Credit Card Fraud
There was a data breach at Capital One on July 30th, 2019. Please note that this breach only impacted Capital One customers and it has nothing to do with the Lower Valley Credit Union. This data breach reminded us that we all need to be more aware when information like this has been stolen. If you are a card holder with us, we wanted to provide you with some tips to keep your information safe:
Here are 6 tips to be aware of if you have a credit card with LVCU:
- A text alert warning of suspicious activity on your card will NEVER include a link to be clicked. Never click on a link in a text message that is supposedly from us. A valid notification will provide information about the suspect transaction and ask the cardholder to reply to the text message with answers such as ‘yes’, ‘no’, ‘help’, or ‘stop’. It will never include a link.
- A text alert from us will always be from a 5-digit number and NOT a 10-digit number resembling a phone number. Text caller IDs will be 20733 if you use the standard call center, or 37268 if you use the premium call center (please refer to FYI 17504).
- A phone call from our institution’s automated dialer will only include a request for your zip code, and no other personal information, unless you confirm that a transaction is fraudulent. Only then will you be transferred to an agent who will ask questions to confirm that you are the actual cardholder before going through your transactions with you. If at any point you are uncertain about questions being asked or the call itself, hang up and call us directly. If a call is received by the cardholder, claiming to be our call center and asking to verify transactions, no information should have to be provided by the cardholder other than their zip code, and a ‘yes’ or ‘no’ to the transaction provided.
- We will NEVER ask you for your PIN or the 3-digit security code on the back of your card. Don’t give them out to anyone, no matter what they say. Hang up and call us directly. Fraudsters will often ask cardholders to verify fake transactions. When the cardholder says no, they did not perform those transactions, the fraudster then says that their card will be blocked, a new card will be issued, and that they need the card’s PIN to put it on the new card. Many people believe this and provide their PIN. The 3-digit CV2 code on the back of the card will allow a fraudster to conduct card-not-present transactions.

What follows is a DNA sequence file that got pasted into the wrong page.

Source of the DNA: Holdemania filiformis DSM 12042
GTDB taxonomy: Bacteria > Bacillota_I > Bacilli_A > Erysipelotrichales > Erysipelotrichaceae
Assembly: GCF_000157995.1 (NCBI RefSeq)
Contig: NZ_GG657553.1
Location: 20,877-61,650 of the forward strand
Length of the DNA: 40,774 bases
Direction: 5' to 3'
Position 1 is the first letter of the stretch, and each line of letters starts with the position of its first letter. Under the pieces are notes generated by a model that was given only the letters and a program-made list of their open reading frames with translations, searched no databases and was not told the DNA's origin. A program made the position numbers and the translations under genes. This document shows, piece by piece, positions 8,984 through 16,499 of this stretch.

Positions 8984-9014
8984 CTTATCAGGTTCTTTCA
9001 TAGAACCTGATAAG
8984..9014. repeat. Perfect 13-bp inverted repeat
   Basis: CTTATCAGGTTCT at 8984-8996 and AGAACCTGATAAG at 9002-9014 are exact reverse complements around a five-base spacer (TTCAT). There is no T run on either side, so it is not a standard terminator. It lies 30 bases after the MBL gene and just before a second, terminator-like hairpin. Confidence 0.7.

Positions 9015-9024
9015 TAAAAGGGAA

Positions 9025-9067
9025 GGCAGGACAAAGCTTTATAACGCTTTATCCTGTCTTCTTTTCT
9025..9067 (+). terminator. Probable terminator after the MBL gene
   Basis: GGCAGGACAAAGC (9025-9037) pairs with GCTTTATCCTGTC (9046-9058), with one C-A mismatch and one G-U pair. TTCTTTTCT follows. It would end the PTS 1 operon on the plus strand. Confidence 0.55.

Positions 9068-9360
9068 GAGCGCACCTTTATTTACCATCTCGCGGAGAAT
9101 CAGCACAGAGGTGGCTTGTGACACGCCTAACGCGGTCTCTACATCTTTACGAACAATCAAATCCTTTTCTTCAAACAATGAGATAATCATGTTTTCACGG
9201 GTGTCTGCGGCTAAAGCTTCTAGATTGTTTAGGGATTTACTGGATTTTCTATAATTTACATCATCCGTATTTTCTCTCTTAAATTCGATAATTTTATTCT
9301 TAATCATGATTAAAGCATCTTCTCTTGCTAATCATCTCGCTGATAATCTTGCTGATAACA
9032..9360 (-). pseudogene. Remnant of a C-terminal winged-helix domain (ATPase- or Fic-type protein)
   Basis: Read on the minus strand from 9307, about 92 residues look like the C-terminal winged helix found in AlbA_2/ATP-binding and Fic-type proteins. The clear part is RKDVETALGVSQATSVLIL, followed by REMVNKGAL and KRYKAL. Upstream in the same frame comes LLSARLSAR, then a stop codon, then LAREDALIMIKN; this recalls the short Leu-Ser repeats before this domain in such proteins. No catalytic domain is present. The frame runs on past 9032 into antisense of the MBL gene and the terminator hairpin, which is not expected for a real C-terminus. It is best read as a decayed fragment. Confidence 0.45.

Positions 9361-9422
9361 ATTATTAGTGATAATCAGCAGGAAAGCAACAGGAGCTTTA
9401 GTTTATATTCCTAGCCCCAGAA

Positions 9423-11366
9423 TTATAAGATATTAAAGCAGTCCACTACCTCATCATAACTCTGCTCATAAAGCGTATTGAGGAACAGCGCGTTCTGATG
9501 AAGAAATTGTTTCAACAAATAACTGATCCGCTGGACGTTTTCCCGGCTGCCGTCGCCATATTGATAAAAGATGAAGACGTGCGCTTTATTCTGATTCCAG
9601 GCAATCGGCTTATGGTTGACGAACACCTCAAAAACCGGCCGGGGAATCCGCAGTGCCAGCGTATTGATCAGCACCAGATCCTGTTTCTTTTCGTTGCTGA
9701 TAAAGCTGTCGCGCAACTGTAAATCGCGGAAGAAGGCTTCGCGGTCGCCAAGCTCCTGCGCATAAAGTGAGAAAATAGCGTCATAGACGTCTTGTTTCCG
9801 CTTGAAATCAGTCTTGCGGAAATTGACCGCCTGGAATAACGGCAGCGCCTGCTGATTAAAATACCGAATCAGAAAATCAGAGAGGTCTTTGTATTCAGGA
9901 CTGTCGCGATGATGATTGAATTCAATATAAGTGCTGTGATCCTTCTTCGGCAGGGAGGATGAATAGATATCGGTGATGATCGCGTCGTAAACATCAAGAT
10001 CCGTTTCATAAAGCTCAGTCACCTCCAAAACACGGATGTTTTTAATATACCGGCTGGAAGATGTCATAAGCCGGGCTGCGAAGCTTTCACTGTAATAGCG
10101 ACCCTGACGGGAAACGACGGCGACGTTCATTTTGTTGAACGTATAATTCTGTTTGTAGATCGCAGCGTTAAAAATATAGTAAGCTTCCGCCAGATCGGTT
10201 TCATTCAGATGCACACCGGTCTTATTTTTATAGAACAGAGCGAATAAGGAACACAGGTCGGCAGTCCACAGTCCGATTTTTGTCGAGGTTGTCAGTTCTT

- Regularly check your account online to see if there are any suspicious transactions that have occurred, but especially If you are unsure about a call or text message you’ve received. If anything looks amiss, call us directly for assistance.
- If you have received a voice- or a text-message from us and are unsure about responding to it, call us directly for assistance.
If you have any questions or concerns about your credit card, please call the number on the back of the card.
NCUA’s New Fraud Prevention Center
NCUA has launched a NEW Fraud Prevention Center to help consumers learn how to protect themselves against fraud. Every year, scam artists and identity thieves are developing new and creative ways to get your personal information. Last year these thieves stole billions of dollars from multiple mediums, such as: telephone, email, text messaging, postal mail, and internet. The new fraud prevention center will help teach you how to recognize common scams and how to take action if you are a victim.